One version of crime prevention is to hunt around for the latest program and try it out. Like a teen shopping for clothes, popular fashion dictates choice. Cost comes second. Many of the prevention programs we see today result from the most recent academic or policy fashion. They are impervious to cost and, to stretch the metaphor, they are silent on effectiveness.

Too many crime prevention programs are adopted as though one size fits all. They are effective or ineffective depending on where, on what, and how they are applied. Few have actually been tested for effectiveness with any scientific rigor.

It is like medicine that waits for symptoms and then looks for specific treatments. The more sophisticated doctor is more holistic, working in partnership with the patient to build overall health and wellness, rather than waiting for symptoms to arise.

SafeGrowth is such an approach in crime prevention. It is a 21st Century holistic form of collaborative community development. SafeGrowth works directly with residents, transferring skills and knowledge to the place they are most needed, within troubled neighbourhoods. It also applies to existing safe neighbourhoods looking to innoculate their community from disorder and delinquency.

Example: A large cluster of high rise apartment buildings - the San Romanoway project - becomes the subject of a multi-year program to address crime and disorder. Housing 4,000 residents, many of whom are new immigrants and single parents, the project has a history of problems with crime. They are surrounded by gangs, drugs and poverty of the notorious Jane/Finch suburbs in north Toronto. For decades conditions for the 60,000 residents in Jane/Finch worsen and grow into one of Canada's highest crime communities.

From 2000 to 2001 a research team led by Ross McLeod from Intelligarde and myself from AlterNation conducted research and crafted a SafeGrowth neighbourhood redevelopment plan. From 2001 to 2009 the Greenwin Property Management group led by Kevin Green, along with local residents formed the San Romanoway Revitalization Association, led by director Stephnie Payne. They immediately began implementing tailored strategies they selected for themselves. Community gardens, parenting classes, area cleanups, better lighting, improved management practices, social and recreational programs for kids, and others began the process. Fundraising was done locally and government, private corporations, and philanthropic groups all contributed.

Most recently San Romanoway has added new tennis courts and tennis camps from Tennis Canada, and a new cineplex movie theatre donated by the Cineplex Corporation within the apartment project - the first of its kind in Canada. They also have opened a new recording studio in which local kids create their own rap songs for public sale.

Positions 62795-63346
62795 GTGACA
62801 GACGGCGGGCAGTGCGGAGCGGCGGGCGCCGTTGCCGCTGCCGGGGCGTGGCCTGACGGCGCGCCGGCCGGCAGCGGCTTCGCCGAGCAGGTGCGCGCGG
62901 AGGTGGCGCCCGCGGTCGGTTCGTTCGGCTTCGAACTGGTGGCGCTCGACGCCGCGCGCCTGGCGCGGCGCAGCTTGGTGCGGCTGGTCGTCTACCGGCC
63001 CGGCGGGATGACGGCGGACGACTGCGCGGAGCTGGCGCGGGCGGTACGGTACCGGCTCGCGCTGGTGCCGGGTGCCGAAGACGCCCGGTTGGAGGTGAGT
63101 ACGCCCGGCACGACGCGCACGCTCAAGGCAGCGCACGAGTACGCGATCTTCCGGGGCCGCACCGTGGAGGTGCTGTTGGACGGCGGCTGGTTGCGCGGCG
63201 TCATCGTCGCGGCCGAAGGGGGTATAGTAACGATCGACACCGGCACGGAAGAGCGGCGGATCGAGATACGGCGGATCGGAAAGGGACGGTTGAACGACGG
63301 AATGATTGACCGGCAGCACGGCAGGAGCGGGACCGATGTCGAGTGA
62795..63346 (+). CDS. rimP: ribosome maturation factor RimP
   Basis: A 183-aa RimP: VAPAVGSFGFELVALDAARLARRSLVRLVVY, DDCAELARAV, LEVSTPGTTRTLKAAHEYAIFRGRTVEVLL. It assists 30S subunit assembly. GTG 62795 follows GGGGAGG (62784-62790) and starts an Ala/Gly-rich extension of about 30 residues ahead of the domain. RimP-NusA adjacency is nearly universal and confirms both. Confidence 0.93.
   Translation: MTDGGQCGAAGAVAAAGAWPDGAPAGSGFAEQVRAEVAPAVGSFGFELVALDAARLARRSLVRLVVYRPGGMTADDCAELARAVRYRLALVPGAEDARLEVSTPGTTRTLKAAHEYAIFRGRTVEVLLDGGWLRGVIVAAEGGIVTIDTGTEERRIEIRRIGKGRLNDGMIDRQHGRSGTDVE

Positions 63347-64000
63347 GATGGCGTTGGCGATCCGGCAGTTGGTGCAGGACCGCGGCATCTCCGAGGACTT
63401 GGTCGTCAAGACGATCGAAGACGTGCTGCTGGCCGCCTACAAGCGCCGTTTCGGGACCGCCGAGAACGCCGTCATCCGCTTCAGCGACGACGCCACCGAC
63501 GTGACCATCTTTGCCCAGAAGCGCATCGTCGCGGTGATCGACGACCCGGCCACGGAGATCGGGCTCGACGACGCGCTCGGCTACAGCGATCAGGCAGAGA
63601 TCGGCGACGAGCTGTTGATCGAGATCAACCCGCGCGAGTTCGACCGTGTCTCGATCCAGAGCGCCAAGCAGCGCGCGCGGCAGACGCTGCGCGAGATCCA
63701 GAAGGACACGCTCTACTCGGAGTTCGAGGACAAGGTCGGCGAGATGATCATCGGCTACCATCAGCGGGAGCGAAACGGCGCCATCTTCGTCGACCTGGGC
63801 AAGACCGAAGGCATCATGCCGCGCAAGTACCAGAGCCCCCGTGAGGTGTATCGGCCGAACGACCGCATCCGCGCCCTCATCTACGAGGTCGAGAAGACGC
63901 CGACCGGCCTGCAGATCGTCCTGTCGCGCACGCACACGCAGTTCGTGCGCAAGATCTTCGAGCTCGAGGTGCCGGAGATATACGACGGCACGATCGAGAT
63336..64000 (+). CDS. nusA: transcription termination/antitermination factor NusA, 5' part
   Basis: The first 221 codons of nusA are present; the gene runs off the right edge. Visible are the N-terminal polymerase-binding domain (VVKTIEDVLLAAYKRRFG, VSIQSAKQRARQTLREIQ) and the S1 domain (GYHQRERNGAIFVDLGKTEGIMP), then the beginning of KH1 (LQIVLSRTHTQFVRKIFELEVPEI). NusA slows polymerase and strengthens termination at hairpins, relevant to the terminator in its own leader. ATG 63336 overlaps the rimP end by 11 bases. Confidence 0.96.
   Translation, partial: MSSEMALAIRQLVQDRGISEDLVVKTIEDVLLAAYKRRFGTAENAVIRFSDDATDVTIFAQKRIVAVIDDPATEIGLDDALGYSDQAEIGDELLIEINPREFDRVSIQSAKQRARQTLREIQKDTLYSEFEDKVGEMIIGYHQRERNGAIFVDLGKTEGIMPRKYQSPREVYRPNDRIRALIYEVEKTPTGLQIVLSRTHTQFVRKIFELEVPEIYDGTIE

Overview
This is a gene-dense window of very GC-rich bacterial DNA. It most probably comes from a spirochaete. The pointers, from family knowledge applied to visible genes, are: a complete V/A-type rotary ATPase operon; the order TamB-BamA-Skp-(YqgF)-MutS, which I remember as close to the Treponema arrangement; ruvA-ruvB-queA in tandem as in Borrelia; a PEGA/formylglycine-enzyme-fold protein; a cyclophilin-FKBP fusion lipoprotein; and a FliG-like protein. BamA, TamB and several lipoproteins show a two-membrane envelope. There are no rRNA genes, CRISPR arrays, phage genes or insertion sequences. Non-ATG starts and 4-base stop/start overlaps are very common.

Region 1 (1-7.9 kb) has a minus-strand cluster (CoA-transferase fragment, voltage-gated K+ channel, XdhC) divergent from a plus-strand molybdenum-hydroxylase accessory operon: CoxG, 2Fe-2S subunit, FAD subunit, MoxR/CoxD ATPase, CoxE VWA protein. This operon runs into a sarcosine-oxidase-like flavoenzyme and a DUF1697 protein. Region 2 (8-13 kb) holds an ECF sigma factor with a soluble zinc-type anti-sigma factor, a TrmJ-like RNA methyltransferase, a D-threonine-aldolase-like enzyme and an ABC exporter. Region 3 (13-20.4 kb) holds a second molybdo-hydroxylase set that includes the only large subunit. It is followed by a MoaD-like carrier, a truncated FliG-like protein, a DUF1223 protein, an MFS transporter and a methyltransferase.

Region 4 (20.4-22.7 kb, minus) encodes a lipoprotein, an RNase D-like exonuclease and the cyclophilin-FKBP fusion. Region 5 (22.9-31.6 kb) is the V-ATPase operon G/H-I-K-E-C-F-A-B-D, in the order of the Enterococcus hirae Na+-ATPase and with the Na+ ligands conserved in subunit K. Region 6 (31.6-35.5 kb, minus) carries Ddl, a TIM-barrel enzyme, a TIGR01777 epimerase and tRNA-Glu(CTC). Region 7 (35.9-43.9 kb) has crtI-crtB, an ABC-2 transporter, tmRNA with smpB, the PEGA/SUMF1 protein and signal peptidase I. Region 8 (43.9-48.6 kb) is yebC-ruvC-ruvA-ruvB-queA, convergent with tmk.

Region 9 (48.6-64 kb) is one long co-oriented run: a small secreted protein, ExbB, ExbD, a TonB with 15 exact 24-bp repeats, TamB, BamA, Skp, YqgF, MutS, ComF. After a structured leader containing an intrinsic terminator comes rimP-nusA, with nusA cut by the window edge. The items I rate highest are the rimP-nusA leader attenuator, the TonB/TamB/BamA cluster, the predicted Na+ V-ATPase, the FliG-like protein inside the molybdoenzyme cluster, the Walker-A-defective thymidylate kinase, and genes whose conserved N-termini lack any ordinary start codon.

Crime at San Romanoway has plummeted, more residents are engaged in community life, and fear has decreased. While conditions in the wider Jane-Finch area are unchanged, San Romanoway shows us how the SafeGrowth model for neighbourhood building represents the future of 21st Century crime prevention.

The full SafeGrowth story will be reported this fall in a special issue of the Built Environment journal: Security versus Safety: How to Deliver Less Crime and More Sustainable Design.

the Built Environment journal website


Saturday, April 18, 2009

Still crazy, after all these years - reversing blight


With all this talk of police reform, it's easy to get sidetracked. Last week during business travel I came across another urban gem - an example of how to do neighbourhoods right.

I was working on the SafeGrowth program in Dayton, Ohio. Dayton is an older city in the rust belt. Manufacturing jobs, like a GM plant, have been shutting down and thousands have been laid off. Innovative police chief Richard Biehl is working with his agency and community to expand problem-solving and crime prevention in some troubled neighborhoods.

It was during this workshop the participants brought me to a fascinating area called the Oregon District. All the Daytonions I spoke to raved about this trendy neighborhood. And for good reason.

The Oregon District is an historic area just outside the main downtown area. It has interesting shops, restaurants and pubs. It is accented by tasteful street designs such as decorative lighting and pavement treatments. The residential areas behind the commercial street are among the most desirable in the city. During our safety audit walks we found plenty of TLC from front yard flower pots to artistic renos. The residents to whom I spoke loved living in this area. There is an active neighborhood association. Local folks are working to make it a safe place.